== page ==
There is a beautiful tradition worth telling about the churchbell of Farum. The parsonage stood close by the church. It was a dark night late in the fall, and the minister was sitting up at a late hour preparing his sabbath sermon, when he heard a slight, strange sound from the large church-bell. No wind was blowing, and the sound was inexplicable to him; he got up, took the keys, and went into the church. As he entered the church the sound stopped suddenly, but he heard a faint sigh from above. »Who is there, disturbing the peace of the church?« he asked, in a loud voice. Footsteps were heard from the tower, and he saw in the passage-way a little boy advancing toward him.
»Be not angry!« said the child. »I slipped in here when the Vesper Service was rung; my mother is very sick!« and now the little boy could not say more for the tears that choked him. The minister patted him on the cheek, and encouraged him to be frank, and to tell him all about it.
»They say that my mother – my sweet, good mother – is going to die; but I knew that when one is sick unto death he may recover again and live, if in the middle of the night one dares enter the church, and scrape off a little rust from the large church-bell; that is a safeguard against death. Therefore I came here and hid myself until I heard the clock strike twelve. I was so afraid! I thought of all the dead ones, and of their coming into the church. I dared not look out; I read my Lord's Prayer, and scraped the rust off the bell.«
»Come, my good child,« said the minister; »our Lord will forsake neither thy mother nor thee.« So they went together to the poor cottage, where the sick woman was lying. She slept quietly and soundly. Our Lord granted her life, and his blessings shone over her and her son.
From North Seeland there comes a gloomy incident that stirs the thoughts. The church of Roervig is situated far out toward the sand hills by the stormy Kattegat. One evening a large ship dropped anchor out there, and was presumed to be a Russian man-of-war. In the night a knocking was heard at the gate of the parsonage, and several armed and masked persons ordered the minister to put on his ecclesiastical gown and accompany them out to the church. They promised him good pay, but used menaces if he declined to go. He went with them. The church was lighted, unknown people were gathered, and all was in deep silence. Before the altar the bride and bridegroom were waiting, dressed in magnificent clothes, as if they were of high rank, but the bride was pale as a corpse. When the marriage ceremony was finished, a shot was heard, and the bride lay dead before the altar. They took the corpse, and all went away with it. The next morning the ship had weighed anchor. To this day nobody has been able to give any explanation of the event.
The minister who took part in it wrote down the whole event in his Bible, which is handed down in his family. The old church is still standing between the sand hills at the tossing Kattegat, and the story lives in writing and in memory.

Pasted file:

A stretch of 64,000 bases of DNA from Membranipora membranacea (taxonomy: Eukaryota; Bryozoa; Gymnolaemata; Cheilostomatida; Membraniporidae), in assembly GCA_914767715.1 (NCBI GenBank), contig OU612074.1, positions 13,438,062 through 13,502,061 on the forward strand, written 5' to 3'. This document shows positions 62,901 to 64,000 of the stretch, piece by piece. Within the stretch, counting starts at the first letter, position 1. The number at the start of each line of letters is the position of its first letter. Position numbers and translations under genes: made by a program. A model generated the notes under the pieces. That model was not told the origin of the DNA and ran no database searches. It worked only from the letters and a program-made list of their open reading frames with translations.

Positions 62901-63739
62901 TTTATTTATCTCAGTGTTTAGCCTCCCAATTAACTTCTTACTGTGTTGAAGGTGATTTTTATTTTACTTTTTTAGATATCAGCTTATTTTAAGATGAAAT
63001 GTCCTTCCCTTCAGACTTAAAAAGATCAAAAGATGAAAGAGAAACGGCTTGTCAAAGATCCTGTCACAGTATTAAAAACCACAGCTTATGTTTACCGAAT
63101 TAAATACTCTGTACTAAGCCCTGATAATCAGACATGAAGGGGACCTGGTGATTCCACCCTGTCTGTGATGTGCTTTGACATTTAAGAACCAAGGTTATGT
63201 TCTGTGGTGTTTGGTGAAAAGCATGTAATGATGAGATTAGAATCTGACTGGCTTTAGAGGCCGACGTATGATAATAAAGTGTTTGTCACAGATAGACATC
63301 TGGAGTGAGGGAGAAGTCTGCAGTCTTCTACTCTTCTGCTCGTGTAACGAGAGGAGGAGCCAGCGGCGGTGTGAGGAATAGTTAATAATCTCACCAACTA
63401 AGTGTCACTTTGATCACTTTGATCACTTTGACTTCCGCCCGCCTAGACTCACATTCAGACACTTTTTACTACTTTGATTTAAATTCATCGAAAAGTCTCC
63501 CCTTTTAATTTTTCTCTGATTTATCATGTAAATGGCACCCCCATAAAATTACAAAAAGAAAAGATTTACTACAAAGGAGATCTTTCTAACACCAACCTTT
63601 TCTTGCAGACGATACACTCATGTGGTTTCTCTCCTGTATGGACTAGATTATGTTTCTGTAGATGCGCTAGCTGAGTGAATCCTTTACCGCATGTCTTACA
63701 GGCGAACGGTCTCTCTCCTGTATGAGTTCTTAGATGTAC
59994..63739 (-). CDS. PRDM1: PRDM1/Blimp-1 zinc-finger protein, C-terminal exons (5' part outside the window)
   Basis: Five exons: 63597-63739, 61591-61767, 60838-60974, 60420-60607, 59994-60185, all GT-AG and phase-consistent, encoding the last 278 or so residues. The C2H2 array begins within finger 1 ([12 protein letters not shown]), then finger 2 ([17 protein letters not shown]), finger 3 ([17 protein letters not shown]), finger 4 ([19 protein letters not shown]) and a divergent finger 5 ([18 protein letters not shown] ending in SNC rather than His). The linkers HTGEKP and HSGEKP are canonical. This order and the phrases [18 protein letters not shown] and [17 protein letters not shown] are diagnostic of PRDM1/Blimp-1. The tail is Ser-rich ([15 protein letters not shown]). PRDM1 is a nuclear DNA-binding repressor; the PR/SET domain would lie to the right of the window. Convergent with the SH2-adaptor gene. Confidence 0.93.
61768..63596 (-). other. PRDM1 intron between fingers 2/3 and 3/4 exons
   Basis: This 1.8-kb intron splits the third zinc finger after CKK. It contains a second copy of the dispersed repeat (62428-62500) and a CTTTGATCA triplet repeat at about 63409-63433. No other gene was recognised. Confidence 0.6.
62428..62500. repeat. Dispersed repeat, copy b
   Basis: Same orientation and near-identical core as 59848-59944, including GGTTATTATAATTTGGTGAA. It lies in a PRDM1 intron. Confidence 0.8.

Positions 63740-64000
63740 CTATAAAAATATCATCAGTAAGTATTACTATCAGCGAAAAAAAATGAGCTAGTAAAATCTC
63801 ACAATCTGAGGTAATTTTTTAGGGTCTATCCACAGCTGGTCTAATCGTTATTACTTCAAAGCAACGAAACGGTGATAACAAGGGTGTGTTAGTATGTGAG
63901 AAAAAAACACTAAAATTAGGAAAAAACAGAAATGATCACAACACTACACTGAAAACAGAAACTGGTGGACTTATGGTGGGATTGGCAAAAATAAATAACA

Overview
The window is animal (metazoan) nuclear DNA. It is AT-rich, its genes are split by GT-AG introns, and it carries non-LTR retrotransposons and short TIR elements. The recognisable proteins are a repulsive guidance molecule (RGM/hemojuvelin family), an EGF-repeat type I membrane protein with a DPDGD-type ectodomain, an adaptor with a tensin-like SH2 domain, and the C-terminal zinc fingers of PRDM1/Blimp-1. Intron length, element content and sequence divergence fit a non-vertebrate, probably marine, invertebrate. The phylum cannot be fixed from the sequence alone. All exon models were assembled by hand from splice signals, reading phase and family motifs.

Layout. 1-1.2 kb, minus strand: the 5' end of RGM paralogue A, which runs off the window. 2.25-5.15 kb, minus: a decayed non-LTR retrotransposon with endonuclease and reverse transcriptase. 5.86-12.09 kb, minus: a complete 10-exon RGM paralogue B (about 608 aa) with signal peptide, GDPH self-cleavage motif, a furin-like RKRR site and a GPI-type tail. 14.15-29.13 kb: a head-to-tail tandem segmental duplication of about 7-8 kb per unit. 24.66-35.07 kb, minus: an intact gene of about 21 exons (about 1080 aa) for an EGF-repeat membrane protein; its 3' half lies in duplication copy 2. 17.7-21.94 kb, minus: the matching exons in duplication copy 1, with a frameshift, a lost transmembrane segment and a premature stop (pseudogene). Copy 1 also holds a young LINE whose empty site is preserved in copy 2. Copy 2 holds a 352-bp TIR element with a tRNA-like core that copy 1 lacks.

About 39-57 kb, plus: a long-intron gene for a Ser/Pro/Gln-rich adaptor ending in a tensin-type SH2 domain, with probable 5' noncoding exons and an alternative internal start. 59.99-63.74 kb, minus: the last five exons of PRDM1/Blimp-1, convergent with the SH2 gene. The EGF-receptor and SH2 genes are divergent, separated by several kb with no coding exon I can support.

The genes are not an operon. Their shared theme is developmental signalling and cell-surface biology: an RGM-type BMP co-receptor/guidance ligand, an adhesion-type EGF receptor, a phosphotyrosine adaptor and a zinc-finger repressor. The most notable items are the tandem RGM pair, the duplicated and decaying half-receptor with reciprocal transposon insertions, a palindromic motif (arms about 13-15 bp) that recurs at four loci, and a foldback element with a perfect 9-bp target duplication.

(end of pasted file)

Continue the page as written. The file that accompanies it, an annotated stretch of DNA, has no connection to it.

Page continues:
I must tell you one more church legend. There lived in Denmark, on the island of Falster, a rich lady of rank, who had no children, and her family was about to die out. So she took a part of her riches, and built a magnificent church. When it was finished, and the altar-candles lighted, she stepped up to the altar-table and prayed on her knees to our Lord, that He would grant her, for her pious gift, a life upon the earth as long as her church was standing. Years went by. Her relations died, her old friends and acquaintances, and all the former servants of the manor were laid in their graves; but she, who made such an evil wish, did not die. Generation upon generation became strange to her, she did not approach anybody, and nobody approached her. She wasted away in a long dotage, and sat abandoned and alone; her senses were blunted, she was like a sleeping, but not like a dead person. Every Christmas Eve the life in her flashed up for a moment, and she got her voice again. Then she would order her people to put her in an oak coffin, and place it in the open burying-place of the church. The minister then would come on the Christmas night to her, in order to receive her commands. She was laid in the coffin, and it was brought to the church. The minister came, as ordered, every Christmas night, through the choir up to the coffin, raised the cover for the old, wearied lady, who was lying there without rest.
»Is my church still standing?« she asked, with shivering voice; and upon the minister's answer, »It stands still!« she sighed profoundly and sorrowfully, and fell back again. The minister let the cover down, and came again the next Christmas night, and the next again, and still again the following. Now there is no stone of the church left upon another, no traces of the buried dead ones. A large whitethorn grows here on the field, with beautiful flowers every spring, as if it were the sign of the resurrection of life. It is said that it grows on the very spot where the coffin with the noble lady stood, where her dust became dust of earth.